- Huntington is an autosomal dominant disorder for only one copy of the defective gene, inherited from one parent, is necessary to produce the disease.
- Huntington's disease is located on chromosome 4.
- Huntington's typically begins-midlife, between the ages of 30-50. Onset though may occur as early as age 2.
- The higher the CAG repeat the more likely HD will strike at a younger age. Though most individuals that inherit HD exhibit symptoms between the ages of 30-50, typically middle age. Though there are rare cases for children as young as 2 and as old as 80 to exhibit symptoms of HD.
- The affected person of Huntington's usually inherits the altered gene from one affected parents.
More on Huntington's
- Taking a sample of fluid around the fetus (amniocentesis)
- Taking a sample of fetal cells from the placenta (chronic villus sampling (CVS))
A gene test, done by inspecting blood, is available which allows a person to find out if they carry the abnormal HD gene and will someday develop the disease.
Huntington's disease has a penetrance of 100% because all persons who inherit the expansion mutation in their gene coding for Huntington's disease, become ill with the disease.
- A trinucleotide repeat (CAG) expansion in the huntingtin gene causes Huntington's disease (HD). The increased size of mutant huntingtin correlates with the CAG repeat expansion. The bigger the CAG repeat the earlier the onset.
Some movement disorders include:
- Involuntary jerking or writhing movements
- Muscle rigidity
- Slow, uncoordinated fine movements
- Difficulty with the physical production of speech
- Inability to start a task or conversation
- Difficulty planning, organizing and prioritizing tasks
- Difficulty focusing on a task for long periods
- Lack of awareness from one's own behaviors and abilities
- Social withdrawal
- Changes in appetite
- Insomnia or excessive sleeping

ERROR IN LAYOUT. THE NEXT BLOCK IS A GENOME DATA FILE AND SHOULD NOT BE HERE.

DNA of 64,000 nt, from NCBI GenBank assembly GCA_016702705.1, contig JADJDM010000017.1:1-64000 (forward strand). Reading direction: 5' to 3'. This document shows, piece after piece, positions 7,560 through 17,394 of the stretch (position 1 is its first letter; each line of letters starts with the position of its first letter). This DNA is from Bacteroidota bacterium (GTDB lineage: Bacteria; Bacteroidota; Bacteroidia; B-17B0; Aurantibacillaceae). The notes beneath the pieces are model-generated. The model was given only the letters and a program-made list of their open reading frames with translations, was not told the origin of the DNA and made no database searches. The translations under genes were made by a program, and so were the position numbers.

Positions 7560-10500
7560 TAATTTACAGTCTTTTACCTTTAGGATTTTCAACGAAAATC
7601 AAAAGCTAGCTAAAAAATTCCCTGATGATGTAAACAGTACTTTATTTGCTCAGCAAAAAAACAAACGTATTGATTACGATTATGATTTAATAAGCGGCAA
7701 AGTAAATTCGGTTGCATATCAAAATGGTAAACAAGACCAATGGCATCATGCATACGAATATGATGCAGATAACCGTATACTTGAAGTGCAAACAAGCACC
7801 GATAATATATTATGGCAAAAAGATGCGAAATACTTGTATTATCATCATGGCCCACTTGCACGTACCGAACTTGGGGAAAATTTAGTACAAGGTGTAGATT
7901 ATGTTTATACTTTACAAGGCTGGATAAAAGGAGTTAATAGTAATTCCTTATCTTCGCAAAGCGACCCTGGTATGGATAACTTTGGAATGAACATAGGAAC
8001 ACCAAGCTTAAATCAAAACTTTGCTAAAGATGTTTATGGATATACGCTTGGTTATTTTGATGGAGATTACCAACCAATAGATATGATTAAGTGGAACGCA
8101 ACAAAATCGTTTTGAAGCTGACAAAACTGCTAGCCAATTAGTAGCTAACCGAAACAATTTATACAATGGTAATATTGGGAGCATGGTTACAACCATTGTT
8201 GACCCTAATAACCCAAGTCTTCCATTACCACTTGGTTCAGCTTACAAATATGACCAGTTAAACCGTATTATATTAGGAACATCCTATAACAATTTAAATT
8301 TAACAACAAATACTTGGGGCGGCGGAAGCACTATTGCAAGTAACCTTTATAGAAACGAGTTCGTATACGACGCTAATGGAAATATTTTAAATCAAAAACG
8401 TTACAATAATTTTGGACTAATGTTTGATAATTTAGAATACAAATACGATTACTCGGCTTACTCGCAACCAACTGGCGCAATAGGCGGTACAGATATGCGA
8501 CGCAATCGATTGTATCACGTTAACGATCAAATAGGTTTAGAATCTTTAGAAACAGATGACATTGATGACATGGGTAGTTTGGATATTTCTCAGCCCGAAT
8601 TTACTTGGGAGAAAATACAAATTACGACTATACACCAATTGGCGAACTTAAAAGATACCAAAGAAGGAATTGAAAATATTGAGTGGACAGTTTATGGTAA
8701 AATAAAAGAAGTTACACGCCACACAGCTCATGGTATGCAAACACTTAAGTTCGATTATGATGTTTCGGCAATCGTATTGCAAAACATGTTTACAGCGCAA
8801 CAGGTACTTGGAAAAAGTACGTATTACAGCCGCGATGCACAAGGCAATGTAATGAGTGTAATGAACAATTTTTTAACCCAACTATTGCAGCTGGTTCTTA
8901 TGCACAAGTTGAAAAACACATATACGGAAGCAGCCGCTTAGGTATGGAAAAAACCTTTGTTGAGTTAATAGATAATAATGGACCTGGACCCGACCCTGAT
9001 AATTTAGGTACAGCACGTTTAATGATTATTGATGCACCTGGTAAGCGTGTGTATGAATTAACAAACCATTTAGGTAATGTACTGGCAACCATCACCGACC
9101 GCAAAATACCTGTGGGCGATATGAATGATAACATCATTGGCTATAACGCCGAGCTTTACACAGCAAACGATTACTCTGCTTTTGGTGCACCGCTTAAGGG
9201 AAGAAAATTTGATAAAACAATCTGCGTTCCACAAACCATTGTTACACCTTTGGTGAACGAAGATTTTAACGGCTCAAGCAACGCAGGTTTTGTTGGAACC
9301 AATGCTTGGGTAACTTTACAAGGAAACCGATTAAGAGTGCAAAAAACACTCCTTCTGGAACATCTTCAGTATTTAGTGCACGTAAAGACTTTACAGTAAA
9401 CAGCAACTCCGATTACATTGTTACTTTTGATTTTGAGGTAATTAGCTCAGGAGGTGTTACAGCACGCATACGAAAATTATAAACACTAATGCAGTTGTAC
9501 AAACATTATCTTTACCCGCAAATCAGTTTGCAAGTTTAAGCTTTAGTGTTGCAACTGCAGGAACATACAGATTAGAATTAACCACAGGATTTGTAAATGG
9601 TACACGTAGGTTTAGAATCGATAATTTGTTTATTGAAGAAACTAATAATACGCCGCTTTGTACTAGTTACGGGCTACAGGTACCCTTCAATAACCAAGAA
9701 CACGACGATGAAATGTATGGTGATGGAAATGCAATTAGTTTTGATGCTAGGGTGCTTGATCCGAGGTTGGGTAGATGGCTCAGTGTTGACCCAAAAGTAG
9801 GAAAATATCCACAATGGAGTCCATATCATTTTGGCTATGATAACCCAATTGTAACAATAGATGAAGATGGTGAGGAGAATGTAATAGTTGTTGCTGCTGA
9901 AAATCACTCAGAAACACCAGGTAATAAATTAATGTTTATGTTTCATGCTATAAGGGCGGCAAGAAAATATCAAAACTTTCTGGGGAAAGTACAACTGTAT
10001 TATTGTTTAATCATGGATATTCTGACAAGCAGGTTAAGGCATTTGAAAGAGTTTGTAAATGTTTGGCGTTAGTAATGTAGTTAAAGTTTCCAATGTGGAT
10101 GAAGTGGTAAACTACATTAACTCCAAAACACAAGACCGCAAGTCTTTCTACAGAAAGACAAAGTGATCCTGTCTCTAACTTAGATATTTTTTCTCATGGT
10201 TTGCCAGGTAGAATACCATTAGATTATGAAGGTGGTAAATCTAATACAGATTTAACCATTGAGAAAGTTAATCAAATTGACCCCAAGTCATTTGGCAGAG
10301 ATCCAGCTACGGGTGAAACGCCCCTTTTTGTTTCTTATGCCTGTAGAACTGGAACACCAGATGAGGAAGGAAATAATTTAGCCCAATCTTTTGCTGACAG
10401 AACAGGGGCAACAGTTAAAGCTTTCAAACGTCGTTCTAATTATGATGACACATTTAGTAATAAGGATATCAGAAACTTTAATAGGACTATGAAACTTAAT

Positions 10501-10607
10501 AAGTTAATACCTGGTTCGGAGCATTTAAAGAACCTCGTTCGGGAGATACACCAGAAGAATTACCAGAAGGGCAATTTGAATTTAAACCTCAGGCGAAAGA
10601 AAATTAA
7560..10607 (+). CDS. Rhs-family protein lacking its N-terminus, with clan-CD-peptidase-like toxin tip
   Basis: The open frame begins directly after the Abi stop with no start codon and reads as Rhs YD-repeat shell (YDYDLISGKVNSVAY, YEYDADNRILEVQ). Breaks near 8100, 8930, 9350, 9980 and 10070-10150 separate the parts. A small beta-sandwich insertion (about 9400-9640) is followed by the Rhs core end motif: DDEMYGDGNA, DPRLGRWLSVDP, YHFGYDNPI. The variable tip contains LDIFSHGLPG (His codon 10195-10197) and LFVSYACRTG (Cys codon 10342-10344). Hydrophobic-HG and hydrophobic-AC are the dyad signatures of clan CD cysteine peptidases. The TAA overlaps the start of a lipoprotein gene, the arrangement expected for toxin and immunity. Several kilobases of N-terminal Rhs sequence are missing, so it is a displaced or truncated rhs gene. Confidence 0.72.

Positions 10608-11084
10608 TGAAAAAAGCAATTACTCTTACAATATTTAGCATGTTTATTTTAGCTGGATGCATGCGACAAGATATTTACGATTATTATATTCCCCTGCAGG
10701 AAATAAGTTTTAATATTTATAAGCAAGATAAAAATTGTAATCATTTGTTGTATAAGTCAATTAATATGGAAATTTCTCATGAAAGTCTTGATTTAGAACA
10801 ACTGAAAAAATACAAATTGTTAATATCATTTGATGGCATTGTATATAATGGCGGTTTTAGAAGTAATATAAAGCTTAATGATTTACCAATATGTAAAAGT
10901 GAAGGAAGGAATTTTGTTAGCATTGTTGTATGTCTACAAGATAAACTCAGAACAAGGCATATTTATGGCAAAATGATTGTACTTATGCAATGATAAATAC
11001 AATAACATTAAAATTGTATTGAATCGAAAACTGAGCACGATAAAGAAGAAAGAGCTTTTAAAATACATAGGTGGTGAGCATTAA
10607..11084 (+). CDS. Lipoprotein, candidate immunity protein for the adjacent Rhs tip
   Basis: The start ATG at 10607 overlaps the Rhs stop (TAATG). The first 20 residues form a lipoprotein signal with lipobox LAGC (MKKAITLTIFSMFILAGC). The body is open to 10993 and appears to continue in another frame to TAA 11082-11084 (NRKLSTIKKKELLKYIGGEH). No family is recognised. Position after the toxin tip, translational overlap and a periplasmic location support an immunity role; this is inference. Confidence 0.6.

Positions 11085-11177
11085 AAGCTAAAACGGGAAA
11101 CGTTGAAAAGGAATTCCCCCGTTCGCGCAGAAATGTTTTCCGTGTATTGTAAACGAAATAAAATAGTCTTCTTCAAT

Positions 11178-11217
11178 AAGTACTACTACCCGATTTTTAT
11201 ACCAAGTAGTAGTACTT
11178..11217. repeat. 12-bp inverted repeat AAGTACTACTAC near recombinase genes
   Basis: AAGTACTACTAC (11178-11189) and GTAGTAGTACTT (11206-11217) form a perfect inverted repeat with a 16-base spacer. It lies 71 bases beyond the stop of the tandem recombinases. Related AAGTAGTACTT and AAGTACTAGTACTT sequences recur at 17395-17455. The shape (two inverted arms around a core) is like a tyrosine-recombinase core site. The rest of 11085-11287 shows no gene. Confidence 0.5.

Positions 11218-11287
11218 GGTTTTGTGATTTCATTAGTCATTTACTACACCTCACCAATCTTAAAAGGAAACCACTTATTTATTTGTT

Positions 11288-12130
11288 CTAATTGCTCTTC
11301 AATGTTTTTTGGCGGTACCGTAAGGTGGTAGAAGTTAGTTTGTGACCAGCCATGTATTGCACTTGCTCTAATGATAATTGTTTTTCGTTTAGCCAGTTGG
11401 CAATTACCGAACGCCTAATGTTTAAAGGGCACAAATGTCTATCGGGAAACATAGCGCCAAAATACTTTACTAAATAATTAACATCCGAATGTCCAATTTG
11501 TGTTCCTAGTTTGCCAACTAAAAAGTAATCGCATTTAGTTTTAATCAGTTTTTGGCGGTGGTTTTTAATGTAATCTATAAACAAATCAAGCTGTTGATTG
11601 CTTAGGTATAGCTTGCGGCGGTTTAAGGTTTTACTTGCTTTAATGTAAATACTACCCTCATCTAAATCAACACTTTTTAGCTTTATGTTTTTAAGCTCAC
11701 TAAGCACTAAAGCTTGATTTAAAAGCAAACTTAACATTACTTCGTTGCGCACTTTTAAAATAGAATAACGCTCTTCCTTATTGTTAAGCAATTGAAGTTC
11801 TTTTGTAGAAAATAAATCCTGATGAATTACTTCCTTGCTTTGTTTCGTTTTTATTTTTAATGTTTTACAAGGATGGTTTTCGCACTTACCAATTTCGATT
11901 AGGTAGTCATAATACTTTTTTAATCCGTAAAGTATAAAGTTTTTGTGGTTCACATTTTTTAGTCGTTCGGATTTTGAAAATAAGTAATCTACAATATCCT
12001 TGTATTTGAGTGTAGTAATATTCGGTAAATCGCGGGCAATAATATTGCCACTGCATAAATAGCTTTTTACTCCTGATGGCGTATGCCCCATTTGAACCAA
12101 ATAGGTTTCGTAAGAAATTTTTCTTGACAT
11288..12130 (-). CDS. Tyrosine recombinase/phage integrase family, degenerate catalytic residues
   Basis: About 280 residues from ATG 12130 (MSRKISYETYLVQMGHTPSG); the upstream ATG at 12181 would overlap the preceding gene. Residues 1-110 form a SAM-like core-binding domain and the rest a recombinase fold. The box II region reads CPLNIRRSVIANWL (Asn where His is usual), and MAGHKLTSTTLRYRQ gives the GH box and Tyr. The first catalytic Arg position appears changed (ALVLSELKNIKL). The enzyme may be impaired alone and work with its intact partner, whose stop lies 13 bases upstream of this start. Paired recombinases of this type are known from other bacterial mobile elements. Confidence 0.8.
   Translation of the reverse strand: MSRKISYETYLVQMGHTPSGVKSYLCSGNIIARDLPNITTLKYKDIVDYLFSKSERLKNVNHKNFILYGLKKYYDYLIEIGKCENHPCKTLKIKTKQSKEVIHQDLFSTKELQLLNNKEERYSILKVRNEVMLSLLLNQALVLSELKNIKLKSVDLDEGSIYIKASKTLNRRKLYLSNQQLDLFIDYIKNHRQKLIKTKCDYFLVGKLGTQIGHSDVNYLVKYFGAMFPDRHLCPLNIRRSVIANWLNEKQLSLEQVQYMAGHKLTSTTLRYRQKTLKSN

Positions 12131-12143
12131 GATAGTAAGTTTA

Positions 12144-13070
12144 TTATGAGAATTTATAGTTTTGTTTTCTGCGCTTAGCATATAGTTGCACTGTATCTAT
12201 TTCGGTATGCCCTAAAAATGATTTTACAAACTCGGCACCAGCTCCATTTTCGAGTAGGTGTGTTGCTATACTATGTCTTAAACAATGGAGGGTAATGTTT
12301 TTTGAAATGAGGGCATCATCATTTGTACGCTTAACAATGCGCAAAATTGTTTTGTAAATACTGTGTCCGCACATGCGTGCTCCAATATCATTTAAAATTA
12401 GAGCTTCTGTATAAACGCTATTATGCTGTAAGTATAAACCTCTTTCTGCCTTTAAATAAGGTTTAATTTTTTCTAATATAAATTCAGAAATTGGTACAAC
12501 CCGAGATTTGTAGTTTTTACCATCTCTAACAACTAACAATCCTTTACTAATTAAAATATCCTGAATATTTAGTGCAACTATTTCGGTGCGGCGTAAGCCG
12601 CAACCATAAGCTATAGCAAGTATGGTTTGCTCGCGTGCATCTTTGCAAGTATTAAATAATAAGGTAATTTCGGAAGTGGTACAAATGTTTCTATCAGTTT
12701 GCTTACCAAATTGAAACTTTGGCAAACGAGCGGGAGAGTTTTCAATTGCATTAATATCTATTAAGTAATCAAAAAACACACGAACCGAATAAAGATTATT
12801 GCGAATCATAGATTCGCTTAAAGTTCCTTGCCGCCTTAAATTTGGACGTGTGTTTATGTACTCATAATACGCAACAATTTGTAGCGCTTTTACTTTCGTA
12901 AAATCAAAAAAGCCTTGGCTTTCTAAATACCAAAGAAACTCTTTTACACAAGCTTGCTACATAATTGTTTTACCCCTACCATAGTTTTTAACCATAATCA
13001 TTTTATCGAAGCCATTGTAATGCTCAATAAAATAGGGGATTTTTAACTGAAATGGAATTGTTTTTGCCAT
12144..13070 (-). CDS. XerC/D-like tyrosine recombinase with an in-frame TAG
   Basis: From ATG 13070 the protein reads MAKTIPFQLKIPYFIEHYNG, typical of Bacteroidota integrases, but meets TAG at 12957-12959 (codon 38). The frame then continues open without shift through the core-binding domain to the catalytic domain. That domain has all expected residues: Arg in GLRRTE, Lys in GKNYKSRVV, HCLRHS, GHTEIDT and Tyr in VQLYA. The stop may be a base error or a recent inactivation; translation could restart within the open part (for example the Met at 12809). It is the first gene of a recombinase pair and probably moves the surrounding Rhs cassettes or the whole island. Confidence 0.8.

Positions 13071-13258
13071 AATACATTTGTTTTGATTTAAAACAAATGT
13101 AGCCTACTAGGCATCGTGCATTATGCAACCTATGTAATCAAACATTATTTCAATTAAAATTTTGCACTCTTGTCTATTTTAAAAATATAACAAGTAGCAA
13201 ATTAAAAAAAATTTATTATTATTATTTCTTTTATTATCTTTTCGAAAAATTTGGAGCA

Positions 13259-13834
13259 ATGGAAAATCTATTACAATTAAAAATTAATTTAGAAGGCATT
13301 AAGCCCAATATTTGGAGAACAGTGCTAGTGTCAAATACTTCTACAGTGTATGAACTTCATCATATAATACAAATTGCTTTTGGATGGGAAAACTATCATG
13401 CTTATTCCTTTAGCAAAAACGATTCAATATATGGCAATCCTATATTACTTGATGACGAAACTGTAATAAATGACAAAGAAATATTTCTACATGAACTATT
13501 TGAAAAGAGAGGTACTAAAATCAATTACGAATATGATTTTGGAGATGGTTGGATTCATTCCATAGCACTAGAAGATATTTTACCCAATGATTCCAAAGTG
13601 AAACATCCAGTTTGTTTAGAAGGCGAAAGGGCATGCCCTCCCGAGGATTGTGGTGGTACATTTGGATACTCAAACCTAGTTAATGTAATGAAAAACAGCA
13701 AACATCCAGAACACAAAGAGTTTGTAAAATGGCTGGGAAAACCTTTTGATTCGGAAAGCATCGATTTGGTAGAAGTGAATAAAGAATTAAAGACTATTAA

- Behavior problems
- Tremors or slightly involuntary movements
- Changes in fine motor skills
- Medications for movement disorders include, Tetrabenazine, antipsychotic drugs, and other to suppress movements, muscle rigidity, and chorea.
- Medications for psychotic disorders include antidepressants, antipsychotic drugs, and mood stabilizing drugs
- There is also therapy to help behavior problems, coping strategies, and mange exceptions such as speech therapy, physical therapy, and occupational therapy.
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"Huntington's Chorea." Home Page. N.p., n.d. Web. 25 Nov. 2013. <http://cirrie.buffalo.edu/encyclopedia/en/article/357/>.
"Huntington's Disease Center of Excellence at USF." N.p., n.d. Web. 22 Nov. 2013. <http://health.usf.edu/medicine/neurology/hdcenter/index.htm>.
"Huntington's Disease: Hope Through Research." National Institute of Neurological Disorders and Stroke (NINDS). N.p., n.d. Web. 21 Nov. 2013. <http://www.ninds.nih.gov/disorders/huntington/detail_huntington.htm>.
Staff, Mayo. "Definition." Mayo Clinic. Mayo Foundation for Medical Education and Research, 5 May 2011. Web. 21 Nov. 2013. <http://www.mayoclinic.com/health/huntingtons-disease/DS00401>.
"Modules." — DRZE. N.p., n.d. Web. 22 Nov. 2013. <http://www.drze.de/in-focus/predictive-genetic-testing/modules?set_language=en&search_letter=p>.
"What Causes Huntington's Disease?." Home. N.p., n.d. Web. 22 Nov. 2013. <http://www.uabmedicine.org/conditions-and-services/neuro-movement-huntingtons-disease>."What Causes Huntington's Disease?." Home. N.p., n.d. Web. 22 Nov. 2013.>.